Opinion Analysis: Under somewhat unique circumstances, the kidnapping conviction is legally sufficient in United States v. Acevedo
CAAF decided the Army case of United States v. Acevedo, 77 M.J. 185, No. 17-0224/AR (CAAFlog case page) (link to slip op.), on Tuesday, February 6, 2018. Focusing on the “somewhat unique circumstances” of the case, a majority of CAAF concludes that the conviction of kidnapping by inveiglement (luring or enticing) is legally sufficient, and affirms it and the decision of the Army CCA.
Judge Sparks writes for the court, joined by all but Judge Ryan who dissents.
Staff Sergeant (E-6) Acevedo was convicted by a general court-martial composed of members with enlisted representation of kidnapping Private (E-2) AM by inveiglement, in violation of Article 134. Acevedo was acquitted of other offenses, including offenses related to sexual acts with AM that occurred after the alleged kidnapping. The Army CCA affirmed the findings and sentence without issuing a written opinion.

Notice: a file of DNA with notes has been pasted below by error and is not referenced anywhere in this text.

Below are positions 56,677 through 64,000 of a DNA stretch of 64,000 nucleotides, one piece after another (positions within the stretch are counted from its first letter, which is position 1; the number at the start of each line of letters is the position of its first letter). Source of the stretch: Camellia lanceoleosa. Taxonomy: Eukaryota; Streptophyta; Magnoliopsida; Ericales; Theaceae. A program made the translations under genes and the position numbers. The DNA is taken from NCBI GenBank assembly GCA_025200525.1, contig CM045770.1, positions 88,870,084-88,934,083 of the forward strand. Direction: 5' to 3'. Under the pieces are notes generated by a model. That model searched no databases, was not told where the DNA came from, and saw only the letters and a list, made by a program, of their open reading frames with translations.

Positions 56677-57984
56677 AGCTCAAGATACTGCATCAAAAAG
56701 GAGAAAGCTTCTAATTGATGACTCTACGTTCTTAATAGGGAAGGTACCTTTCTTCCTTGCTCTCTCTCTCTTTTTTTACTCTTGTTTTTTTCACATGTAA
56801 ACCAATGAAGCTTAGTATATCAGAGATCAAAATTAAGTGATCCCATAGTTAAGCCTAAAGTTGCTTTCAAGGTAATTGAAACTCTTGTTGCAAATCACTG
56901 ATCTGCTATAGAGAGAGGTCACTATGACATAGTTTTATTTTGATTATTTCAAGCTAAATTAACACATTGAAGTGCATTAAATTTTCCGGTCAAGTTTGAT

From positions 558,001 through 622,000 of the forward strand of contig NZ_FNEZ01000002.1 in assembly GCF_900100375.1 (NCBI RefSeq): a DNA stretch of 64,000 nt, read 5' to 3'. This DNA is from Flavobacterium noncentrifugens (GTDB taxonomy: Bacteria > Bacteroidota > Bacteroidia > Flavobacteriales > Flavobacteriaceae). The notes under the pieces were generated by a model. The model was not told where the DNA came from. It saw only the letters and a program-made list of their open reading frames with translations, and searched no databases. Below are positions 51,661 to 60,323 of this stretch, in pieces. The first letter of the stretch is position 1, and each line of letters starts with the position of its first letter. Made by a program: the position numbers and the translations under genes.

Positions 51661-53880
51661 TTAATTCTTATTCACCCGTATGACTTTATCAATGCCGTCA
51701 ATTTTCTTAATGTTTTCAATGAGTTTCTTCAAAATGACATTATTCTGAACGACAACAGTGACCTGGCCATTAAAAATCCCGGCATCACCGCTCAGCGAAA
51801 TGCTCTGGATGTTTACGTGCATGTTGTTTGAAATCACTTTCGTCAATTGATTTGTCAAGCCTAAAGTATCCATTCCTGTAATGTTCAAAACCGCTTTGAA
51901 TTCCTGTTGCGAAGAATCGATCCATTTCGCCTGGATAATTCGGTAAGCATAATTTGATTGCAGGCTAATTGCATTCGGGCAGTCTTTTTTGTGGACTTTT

CAAF then granted review of four issues. Three were Dalmazzi/Ortiz trailer issues. The fourth questioned:
Whether the evidence is legally insufficient to support a charge of kidnapping by inveiglement.
A majority of CAAF finds that the evidence is sufficient. Judge Ryan, however, rejects this holding as “contrary to the precedent of the Supreme Court, the federal courts of appeals that have considered the issue, and our own Court,” and she invokes CAAF’s “heightened responsibility to ensure that servicemembers receive fair and impartial justice, instead of a rough form of justice.” Diss. op at 4 (marks and citation omitted).